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Consumer prices and wages in Germany, 1500 - 1850


  • Ulrich Pfister


The paper develops a consumer price index and two real wages series for Germany c. 1500–1850. Consumer price indices (CPI) based on eleven goods can be developed for ten towns; one of the two real wage series includes another six towns. Since German bullion markets were little integrated far into the early modern period it is difficult to establish a reliable national CPI. Preference should therefore be given to wage series that can be deflated by local CPIs. The analysis of the aggregate real wage series produces the following insights: First, there was a strong negative feedback between population and the real wage until the middle of the seventeenth century. While the Thirty Years War benefited the material welfare of the survivors through a huge decline in population size, the real wage was probably lower than extrapolated on the basis of the labour productivity schedule, suggesting a net loss in welfare. Second, the relationship between the real wage and population size was much weaker in the eighteenth than in the sixteenth century, which points to a continuous growth of labour productivity. Third, already between the 1810s and 1820s the Malthusian relationship between the real wage and population size prevailing in the eighteenth century was broken. The reasons for this structural rupture remain obscure and require further study.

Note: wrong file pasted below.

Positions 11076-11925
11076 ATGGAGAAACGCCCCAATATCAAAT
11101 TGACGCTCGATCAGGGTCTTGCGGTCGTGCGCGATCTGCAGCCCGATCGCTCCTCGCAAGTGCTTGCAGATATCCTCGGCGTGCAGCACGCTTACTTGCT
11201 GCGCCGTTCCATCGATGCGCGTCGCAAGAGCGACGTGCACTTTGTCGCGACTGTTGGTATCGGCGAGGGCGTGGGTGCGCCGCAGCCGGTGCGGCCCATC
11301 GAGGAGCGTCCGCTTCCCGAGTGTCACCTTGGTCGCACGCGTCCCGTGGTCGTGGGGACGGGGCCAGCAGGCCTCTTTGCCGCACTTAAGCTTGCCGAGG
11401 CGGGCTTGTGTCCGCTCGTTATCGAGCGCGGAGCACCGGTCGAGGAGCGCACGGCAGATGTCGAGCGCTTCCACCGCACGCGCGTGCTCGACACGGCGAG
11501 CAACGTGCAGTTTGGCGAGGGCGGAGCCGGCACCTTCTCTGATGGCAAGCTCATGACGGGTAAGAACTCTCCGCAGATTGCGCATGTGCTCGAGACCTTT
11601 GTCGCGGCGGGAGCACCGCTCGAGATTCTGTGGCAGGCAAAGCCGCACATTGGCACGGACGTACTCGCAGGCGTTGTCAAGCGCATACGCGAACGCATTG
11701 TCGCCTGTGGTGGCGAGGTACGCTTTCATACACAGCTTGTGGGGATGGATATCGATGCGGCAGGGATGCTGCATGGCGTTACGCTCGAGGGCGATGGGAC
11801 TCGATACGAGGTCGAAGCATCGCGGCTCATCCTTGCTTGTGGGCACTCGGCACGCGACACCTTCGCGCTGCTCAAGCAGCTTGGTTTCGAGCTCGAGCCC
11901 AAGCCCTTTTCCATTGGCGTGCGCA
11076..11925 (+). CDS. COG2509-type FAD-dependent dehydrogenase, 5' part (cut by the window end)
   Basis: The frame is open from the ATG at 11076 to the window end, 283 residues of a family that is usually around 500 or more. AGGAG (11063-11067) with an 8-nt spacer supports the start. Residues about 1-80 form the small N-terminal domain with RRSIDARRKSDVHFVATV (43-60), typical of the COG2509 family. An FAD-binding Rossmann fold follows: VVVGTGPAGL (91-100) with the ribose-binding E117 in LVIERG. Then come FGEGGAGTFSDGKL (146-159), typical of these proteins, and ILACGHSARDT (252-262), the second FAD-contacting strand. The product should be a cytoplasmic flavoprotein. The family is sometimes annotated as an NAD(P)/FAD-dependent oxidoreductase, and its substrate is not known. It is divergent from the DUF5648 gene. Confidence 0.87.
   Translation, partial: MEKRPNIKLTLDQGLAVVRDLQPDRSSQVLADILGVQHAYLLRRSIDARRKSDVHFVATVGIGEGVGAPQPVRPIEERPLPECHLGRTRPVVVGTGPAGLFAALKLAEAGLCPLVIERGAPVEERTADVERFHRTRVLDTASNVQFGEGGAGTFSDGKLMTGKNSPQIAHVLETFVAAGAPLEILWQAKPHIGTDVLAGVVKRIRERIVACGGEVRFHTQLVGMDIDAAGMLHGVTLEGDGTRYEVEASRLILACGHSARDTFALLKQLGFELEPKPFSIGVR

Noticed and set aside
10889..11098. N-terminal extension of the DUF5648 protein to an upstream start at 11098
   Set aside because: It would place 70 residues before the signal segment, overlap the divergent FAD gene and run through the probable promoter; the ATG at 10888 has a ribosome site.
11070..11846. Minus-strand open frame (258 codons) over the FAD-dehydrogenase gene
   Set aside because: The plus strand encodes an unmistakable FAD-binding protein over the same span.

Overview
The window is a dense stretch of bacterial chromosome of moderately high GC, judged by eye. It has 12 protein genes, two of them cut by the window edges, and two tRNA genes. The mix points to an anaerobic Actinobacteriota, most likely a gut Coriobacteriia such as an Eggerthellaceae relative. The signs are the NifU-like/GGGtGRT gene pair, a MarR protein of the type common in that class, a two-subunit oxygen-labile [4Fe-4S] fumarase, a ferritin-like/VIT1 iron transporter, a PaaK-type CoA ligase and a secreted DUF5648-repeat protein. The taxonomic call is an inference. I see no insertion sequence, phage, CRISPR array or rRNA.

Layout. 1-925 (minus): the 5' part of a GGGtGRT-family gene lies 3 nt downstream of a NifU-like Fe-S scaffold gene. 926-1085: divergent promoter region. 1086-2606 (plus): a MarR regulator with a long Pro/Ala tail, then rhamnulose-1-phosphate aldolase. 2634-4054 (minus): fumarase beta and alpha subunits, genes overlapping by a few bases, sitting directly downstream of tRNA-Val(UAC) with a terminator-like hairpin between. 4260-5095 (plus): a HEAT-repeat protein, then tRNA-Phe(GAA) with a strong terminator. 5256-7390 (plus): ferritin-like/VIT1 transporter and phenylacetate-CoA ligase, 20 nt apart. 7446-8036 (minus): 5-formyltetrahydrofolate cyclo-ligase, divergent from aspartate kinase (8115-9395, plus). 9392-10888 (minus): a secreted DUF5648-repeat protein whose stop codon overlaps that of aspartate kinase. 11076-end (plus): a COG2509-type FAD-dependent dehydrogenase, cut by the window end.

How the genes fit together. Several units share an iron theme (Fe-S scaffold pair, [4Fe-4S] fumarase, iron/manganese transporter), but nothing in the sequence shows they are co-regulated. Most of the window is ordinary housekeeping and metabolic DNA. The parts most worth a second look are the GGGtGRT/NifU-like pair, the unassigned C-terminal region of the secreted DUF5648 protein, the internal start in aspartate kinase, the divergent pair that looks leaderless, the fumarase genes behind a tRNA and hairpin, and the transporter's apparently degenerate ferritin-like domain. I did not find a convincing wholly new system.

Suggested Citation

  • Ulrich Pfister, 2010. "Consumer prices and wages in Germany, 1500 - 1850," CQE Working Papers 1510, Center for Quantitative Economics (CQE), University of Muenster.
  • Handle: RePEc:cqe:wpaper:1510

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    Cited by:

    1. Uebele, Martin & Pfister, Ulrich & Riedel, Jana, 2012. "Real wages and the origins of modern economic growth in Germany, 16th to 19th centuries," Annual Conference 2012 (Goettingen): New Approaches and Challenges for the Labor Market of the 21st Century 62076, Verein für Socialpolitik / German Economic Association.
    2. Chris Hudson, 2016. "Witch Trials: Discontent in Early Modern Europe," IHEID Working Papers 11-2016, Economics Section, The Graduate Institute of International Studies.
    3. Ulrich Pfister & Georg Fertig, 2010. "The population history of Germany: research strategy and preliminary results," MPIDR Working Papers WP-2010-035, Max Planck Institute for Demographic Research, Rostock, Germany.
    4. Michael Kopsidis & Ulrich Pfister, 2013. "Agricultural development during early industrialization in a low-wage economy: Saxony, c. 1790-1830," Working Papers 0039, European Historical Economics Society (EHES).
    5. Ulrich Pfister & Michael Kopsidis, 2015. "Institutions versus demand: determinants of agricultural development in Saxony, 1660–1850," European Review of Economic History, Oxford University Press, vol. 19(3), pages 275-293.

    More about this item


    Consumer Prices; Germany; 1500;

    JEL classification:

    • A - General Economics and Teaching


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